Money, Photography and the Peter Lik Machine

Money, Photography and the Peter Lik Machine

There are few exceptions to the money and power equation. Photography as a commodified art is almost as old as the medium itself. The early practitioners such as Alexander Gardner plied their artistic wares to the sophisticated buyers of New York City during the Civil War. Even the banality of war, didn’t deter Gardner from mounting an exhibition of the carnage from the Antietam battle in 1862.

Some 150 years later a different type of economic parable.

“I’m the world’s most famous photographer, the most sought-after photographer, most rewarded photographer,” Peter Lik says. From the cavernous conference room of a 100,000 square foot Peter Lik USA, the photographer stakes his claim. In a shameless news release in December 2014, his company claimed that this self-promoting landscape “artist” had shattered all previous records with a $6.5 million sale of his image, “Phantom.”


“It’s an abomination,” Michael Hoppen, a leading British photography gallerist, says of Phantom, which shows a shaft of light entering a canyon. “I remember when he sold the picture in 2010, my jaw dropped. I thought, who could be persuaded to part with $1m for a piece of tat? You could have done it with an iPhone.”


Employing a CFO to validate the financial success of the money printing enterprise disguised as a photography studio, Peter Lik USA, has sold over $440 million worth of prints, in 15 galleries nationwide. He has no interests outside of photography, travels three months of every year to shoot the landscapes, which he prints and sells in limited edition sets. But the MBA lesson, is taught when the graduated sales commence. In a Ponzi-like scheme, the first of the 950 prints sell incrementally higher until prices reach $200,000 for the last of the edition. Artist’s proofs are limited to 45 prints of every photograph, and start at $10,000.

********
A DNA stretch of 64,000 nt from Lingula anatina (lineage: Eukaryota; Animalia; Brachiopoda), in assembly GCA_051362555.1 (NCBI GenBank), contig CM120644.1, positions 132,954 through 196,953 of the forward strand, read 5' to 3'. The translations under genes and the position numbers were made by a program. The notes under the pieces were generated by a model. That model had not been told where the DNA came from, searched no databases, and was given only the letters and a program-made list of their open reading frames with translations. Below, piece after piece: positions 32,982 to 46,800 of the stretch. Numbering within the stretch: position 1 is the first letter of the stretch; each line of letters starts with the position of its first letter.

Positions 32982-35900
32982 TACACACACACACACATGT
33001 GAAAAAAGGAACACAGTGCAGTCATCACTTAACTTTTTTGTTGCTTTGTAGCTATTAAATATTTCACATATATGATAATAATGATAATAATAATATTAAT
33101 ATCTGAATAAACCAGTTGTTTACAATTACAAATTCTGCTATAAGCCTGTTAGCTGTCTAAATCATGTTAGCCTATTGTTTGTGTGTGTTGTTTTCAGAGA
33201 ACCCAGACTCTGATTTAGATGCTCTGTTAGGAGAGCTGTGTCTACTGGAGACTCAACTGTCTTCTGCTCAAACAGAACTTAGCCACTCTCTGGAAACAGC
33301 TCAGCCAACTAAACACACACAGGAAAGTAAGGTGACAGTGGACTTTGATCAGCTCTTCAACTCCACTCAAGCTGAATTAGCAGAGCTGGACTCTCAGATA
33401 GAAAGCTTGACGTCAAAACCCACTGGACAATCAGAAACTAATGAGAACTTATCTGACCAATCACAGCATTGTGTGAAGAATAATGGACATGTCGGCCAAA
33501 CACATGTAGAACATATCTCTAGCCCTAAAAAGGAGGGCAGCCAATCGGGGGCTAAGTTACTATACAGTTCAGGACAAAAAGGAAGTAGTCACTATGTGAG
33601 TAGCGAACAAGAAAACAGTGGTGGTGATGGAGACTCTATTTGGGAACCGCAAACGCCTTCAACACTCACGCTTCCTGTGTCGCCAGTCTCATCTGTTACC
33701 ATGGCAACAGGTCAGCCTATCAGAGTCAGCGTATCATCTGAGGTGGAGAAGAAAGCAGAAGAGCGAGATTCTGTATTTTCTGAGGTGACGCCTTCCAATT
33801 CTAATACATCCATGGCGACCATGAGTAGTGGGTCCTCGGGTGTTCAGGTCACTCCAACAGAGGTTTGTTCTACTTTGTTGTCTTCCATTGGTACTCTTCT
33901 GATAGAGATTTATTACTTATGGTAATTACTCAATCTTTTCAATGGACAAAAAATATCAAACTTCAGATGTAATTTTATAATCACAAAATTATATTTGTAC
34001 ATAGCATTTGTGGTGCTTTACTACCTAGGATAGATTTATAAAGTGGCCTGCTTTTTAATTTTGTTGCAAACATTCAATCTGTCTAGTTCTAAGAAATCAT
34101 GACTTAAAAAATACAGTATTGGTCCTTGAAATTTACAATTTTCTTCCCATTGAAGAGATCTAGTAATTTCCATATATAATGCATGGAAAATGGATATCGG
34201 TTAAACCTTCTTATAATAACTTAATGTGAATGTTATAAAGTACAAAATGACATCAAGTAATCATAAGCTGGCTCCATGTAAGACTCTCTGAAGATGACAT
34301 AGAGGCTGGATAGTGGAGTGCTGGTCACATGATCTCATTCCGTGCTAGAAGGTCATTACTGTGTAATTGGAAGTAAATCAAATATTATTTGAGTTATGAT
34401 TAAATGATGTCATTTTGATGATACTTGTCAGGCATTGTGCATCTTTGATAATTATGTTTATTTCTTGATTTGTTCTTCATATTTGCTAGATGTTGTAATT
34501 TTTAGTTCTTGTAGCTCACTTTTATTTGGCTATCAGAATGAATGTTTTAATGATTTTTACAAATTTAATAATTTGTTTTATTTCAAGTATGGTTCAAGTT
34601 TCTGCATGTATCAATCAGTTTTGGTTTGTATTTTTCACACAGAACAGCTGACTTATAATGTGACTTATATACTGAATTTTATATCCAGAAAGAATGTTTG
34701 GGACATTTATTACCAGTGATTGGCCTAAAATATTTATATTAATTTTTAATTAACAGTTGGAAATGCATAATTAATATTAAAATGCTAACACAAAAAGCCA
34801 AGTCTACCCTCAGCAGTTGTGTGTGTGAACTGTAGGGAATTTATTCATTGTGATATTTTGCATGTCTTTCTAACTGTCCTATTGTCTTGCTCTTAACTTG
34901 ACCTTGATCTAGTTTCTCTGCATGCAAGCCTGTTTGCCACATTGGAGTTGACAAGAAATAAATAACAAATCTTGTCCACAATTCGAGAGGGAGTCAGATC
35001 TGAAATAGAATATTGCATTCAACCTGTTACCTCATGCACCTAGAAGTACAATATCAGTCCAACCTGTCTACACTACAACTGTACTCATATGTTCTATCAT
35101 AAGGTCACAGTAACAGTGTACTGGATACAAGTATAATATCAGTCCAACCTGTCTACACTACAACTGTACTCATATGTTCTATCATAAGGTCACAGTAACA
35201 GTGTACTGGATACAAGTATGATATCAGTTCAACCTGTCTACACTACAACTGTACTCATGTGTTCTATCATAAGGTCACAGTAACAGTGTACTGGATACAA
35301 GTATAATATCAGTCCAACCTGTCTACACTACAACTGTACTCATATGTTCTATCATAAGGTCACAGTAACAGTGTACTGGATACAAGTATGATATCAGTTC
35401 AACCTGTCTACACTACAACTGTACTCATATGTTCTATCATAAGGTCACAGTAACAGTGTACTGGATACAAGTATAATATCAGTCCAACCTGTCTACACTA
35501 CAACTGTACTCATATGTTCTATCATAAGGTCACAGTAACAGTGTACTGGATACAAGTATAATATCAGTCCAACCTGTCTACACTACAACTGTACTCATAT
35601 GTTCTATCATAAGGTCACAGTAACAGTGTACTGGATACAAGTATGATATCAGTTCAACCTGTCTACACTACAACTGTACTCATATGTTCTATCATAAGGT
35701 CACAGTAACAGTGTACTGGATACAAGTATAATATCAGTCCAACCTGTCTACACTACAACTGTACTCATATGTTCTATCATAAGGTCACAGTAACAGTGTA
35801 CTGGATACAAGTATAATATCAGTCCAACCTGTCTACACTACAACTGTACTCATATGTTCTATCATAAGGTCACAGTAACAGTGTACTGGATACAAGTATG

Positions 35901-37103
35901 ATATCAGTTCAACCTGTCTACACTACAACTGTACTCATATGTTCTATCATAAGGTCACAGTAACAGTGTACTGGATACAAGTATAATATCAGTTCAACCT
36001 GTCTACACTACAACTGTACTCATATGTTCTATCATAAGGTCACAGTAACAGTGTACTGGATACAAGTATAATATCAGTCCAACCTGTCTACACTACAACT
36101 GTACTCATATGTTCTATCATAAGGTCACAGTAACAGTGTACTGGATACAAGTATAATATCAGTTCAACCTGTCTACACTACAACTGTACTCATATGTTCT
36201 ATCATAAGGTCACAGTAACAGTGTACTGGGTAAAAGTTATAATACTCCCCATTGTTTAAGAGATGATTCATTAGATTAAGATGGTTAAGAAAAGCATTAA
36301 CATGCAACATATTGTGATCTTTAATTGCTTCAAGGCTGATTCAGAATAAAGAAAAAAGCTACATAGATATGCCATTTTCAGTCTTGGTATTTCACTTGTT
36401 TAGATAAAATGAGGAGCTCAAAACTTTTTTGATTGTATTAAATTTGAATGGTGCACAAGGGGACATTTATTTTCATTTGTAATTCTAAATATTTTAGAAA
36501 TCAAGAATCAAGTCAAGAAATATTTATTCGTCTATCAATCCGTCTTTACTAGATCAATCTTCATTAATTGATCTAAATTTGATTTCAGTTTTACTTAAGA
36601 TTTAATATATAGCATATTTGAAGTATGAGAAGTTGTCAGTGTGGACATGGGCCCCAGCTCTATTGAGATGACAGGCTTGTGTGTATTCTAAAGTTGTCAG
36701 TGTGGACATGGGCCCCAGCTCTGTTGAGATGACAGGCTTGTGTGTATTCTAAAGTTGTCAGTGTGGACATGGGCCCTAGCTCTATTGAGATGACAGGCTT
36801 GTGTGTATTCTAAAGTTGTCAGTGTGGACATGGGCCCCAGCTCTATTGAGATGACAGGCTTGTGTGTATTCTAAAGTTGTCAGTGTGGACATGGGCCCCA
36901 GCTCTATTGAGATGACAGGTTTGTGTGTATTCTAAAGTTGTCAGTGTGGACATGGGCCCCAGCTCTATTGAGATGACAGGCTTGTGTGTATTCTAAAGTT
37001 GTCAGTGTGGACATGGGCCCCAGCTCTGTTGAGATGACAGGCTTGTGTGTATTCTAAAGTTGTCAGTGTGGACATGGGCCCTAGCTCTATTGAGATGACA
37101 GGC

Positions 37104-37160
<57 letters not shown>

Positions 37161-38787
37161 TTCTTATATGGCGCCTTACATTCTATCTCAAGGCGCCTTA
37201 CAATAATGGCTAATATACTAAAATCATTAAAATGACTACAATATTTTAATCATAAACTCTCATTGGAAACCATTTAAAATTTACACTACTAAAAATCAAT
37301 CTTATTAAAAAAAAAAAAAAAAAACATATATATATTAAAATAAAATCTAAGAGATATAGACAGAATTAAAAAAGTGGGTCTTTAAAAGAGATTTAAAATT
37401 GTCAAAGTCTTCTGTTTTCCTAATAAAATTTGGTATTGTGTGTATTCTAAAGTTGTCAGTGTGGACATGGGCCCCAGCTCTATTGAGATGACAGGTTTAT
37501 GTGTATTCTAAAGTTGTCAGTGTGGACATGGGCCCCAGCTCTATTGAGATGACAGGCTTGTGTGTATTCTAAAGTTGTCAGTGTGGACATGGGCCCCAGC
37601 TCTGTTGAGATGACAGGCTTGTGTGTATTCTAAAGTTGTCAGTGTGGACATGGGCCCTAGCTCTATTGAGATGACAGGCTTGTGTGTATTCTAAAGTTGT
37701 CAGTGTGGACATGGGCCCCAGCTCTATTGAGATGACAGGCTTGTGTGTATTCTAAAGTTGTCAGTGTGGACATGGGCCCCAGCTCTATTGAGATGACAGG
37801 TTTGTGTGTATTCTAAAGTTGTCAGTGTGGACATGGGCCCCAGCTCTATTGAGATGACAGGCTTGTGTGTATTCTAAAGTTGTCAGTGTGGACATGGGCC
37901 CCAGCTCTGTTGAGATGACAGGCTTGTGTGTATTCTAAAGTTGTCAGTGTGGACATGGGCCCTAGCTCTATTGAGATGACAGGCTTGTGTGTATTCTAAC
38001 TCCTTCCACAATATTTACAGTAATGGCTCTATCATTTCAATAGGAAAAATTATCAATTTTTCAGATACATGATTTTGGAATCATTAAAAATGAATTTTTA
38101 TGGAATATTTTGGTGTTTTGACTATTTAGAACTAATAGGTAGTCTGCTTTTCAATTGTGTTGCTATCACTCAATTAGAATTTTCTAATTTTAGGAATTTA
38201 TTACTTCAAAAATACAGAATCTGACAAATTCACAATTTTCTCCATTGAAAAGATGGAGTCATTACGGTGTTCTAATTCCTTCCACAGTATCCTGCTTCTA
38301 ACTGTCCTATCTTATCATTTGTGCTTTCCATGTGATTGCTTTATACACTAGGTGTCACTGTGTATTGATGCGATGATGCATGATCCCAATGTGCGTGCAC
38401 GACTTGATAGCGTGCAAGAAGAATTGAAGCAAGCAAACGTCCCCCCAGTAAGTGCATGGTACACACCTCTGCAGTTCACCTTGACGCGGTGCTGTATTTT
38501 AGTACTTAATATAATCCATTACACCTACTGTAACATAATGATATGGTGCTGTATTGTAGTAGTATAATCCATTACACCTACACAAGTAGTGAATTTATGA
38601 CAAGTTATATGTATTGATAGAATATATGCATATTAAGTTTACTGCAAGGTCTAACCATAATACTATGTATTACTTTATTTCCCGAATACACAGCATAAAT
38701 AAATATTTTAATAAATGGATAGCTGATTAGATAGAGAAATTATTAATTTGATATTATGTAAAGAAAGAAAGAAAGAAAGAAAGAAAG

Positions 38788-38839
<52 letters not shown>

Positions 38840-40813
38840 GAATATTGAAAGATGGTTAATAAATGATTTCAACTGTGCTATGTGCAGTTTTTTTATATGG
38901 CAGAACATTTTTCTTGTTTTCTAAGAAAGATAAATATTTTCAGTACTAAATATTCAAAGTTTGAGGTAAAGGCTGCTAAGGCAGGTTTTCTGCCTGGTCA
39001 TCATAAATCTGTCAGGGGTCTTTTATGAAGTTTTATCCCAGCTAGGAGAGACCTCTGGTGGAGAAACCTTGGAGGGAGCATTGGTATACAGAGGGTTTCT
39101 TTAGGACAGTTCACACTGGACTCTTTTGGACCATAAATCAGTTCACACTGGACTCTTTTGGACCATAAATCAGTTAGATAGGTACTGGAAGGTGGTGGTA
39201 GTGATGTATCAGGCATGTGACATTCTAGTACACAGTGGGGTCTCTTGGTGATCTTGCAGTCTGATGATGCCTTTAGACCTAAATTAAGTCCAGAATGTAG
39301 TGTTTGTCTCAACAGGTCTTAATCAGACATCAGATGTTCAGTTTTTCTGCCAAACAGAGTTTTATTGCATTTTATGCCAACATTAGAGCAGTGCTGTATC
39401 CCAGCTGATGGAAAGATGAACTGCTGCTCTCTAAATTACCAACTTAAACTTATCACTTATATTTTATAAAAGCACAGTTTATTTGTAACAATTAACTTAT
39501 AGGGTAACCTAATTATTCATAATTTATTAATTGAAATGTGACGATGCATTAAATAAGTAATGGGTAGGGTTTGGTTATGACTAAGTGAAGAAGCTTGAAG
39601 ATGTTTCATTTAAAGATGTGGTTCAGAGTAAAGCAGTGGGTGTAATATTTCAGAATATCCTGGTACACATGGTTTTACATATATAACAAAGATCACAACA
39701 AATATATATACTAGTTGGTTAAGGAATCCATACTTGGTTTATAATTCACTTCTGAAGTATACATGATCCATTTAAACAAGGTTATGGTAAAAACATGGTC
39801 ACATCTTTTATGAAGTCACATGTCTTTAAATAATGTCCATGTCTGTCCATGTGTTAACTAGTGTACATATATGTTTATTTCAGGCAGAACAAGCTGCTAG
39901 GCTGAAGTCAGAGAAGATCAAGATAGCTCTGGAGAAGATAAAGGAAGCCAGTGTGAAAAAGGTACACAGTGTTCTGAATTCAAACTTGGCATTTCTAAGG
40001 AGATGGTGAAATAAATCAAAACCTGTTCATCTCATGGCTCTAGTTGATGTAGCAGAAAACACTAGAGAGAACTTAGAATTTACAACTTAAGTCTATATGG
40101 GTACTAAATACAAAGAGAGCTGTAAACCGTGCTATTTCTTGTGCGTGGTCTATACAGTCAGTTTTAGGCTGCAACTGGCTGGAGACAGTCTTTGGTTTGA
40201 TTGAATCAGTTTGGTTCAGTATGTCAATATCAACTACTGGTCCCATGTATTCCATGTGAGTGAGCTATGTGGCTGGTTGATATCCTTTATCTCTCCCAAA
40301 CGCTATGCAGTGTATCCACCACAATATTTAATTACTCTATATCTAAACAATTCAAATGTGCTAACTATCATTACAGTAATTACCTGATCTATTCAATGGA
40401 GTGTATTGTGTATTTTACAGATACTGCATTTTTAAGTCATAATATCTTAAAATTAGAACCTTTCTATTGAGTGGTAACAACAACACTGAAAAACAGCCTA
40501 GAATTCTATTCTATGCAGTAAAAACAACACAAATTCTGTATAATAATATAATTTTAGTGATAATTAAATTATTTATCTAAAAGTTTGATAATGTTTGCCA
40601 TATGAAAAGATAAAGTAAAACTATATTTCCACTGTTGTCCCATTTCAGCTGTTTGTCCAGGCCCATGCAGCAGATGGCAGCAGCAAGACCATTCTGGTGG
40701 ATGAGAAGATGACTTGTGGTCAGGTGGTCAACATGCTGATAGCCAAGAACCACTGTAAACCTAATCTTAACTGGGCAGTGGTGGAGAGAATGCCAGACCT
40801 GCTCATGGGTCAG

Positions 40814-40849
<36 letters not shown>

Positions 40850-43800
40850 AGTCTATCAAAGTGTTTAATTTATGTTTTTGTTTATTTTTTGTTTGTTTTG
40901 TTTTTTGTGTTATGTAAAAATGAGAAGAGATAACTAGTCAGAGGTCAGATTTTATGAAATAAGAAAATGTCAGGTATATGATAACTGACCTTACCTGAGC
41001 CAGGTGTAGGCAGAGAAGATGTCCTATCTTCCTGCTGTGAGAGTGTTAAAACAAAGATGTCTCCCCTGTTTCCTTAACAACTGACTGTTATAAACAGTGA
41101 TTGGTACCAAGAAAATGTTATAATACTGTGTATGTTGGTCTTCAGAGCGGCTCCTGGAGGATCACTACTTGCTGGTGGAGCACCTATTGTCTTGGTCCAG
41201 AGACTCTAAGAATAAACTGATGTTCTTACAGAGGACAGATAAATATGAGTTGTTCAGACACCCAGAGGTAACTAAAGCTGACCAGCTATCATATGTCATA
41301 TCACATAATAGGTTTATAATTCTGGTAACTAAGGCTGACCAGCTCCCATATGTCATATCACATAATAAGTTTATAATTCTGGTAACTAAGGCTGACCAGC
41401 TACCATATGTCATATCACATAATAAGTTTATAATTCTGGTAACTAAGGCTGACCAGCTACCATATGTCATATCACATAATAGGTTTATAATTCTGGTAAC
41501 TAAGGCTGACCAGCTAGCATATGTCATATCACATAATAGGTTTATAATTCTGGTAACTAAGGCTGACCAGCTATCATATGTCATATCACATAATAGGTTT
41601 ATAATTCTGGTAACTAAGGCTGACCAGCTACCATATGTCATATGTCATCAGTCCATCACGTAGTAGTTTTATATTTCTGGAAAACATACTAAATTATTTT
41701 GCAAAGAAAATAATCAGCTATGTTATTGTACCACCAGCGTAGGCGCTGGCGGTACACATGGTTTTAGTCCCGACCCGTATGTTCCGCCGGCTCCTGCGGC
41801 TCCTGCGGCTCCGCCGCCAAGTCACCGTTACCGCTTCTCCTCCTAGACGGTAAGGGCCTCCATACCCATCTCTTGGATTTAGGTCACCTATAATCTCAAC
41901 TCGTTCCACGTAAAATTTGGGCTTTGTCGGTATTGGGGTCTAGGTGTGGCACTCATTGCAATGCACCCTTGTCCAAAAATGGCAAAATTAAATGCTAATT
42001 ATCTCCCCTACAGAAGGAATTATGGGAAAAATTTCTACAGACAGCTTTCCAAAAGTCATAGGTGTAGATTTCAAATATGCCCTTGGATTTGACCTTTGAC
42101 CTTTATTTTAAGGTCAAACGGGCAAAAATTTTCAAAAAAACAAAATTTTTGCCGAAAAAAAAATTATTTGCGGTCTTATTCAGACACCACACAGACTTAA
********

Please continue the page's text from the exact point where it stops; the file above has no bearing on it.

His primary buyers, not well-versed in the secondary art market, tend to lose on their investment over the long haul. The volume of images flooding the mass market, and his lack of cachet with resectable museum curators, only devalues the work. According to Artnet subscription service, which collects data on auction results, a Peter Lik photography retains only a fraction of it’s original sale price. When asked repetitively for comment Lik replied, “It’s like a Mercedes-Benz. You drive it off the lot and it loses half its value.”


His images, super-saturated compositions that are more the function of digital technology and expensive printing equipment than a soulful mission. Lik will liken himself to his Aussie fictional hero, Crocodile Dundee, but in the end his photography lacks the bite and passion of the noble art form.


All images copyright of Peter Lik USA.

Peter Lik links:

Alexander Gardner/Antietam 1862

Gregg Rosner

Spring 2014


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